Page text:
It hasn't even been a month since the release of Windows 10 and Microsoft's newest desktop operating system has been stirring up one privacy related controversy after another. The latest addition is company's rather bold decision to change the license agreement, giving it the power to disable counterfeit games and unathorised hardware on computers running Windows 10.
The Redmond-based software mammoth has updated its End User License Agreement Terms and Conditions (first spotted by PC Authority) to note that it will not tolerate counterfeit games or hardware on any Windows 10-powered machine.
The company "may automatically check your version of the software and download software update or configuration changes, including those that prevent you from accessing the Services, playing counterfeit games, or using unauthorised hardware peripheral devices," the 7(b) clause of the revised EULA reads.
While the specifics are largely unclear, the statement suggests that Microsoft is taking a big stand against the usage of illegally obtained games, an ill practice that is significantly reducing the revenue of PC game developers alike. Whether this also extends to non-games applications, well the license explictly says games (for now), so probably not. Why Microsoft is differentiating between illegally obtained games and other apps is anyone's guess.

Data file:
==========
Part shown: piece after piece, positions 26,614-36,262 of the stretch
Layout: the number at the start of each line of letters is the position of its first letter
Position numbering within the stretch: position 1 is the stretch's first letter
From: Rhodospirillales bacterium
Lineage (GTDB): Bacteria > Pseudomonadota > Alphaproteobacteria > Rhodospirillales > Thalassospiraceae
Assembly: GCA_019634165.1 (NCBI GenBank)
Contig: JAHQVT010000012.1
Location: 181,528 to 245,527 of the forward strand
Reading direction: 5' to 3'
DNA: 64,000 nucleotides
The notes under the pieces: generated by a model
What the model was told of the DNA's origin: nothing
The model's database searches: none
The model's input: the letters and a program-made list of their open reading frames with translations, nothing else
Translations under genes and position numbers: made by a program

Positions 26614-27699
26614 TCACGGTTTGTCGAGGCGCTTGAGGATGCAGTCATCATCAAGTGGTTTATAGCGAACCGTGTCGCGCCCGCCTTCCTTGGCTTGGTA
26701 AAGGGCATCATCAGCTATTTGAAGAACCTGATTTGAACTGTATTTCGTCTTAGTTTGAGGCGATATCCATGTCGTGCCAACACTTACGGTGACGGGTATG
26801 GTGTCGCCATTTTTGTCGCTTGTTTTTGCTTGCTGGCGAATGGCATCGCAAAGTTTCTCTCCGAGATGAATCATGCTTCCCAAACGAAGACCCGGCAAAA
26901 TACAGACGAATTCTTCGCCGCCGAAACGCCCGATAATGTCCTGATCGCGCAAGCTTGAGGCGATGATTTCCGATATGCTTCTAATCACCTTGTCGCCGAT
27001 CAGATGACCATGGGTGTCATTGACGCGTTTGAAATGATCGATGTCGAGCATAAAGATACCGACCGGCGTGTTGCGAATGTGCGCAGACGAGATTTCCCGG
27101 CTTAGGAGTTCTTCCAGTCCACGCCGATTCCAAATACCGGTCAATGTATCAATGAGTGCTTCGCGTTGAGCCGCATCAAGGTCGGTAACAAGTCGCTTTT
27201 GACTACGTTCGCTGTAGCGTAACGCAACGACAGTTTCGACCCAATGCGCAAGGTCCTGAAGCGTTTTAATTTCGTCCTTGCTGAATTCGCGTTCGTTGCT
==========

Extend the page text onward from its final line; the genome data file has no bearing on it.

When contacted for details, a Microsoft spokesperson offered nothing more than a boilerplate statement. "We take claims of intellectual property infringement seriously and review them in accordance with our standard procedures. We also continue to review the content of our Windows Store periodically as described in this blog post, as we work to deliver a great customer experience and provide fair and transparent developer policies and enforcement."
It is unclear how exactly the company detects "counterfeit games" on a Windows 10 machine.
Within days of release, Windows 10 was criticised for its stand on privacy, with features like Wi-Fi sense and Cortana, amongst others, taking the blame. Since then the OS has been embrioled in one privacy related controversy after another.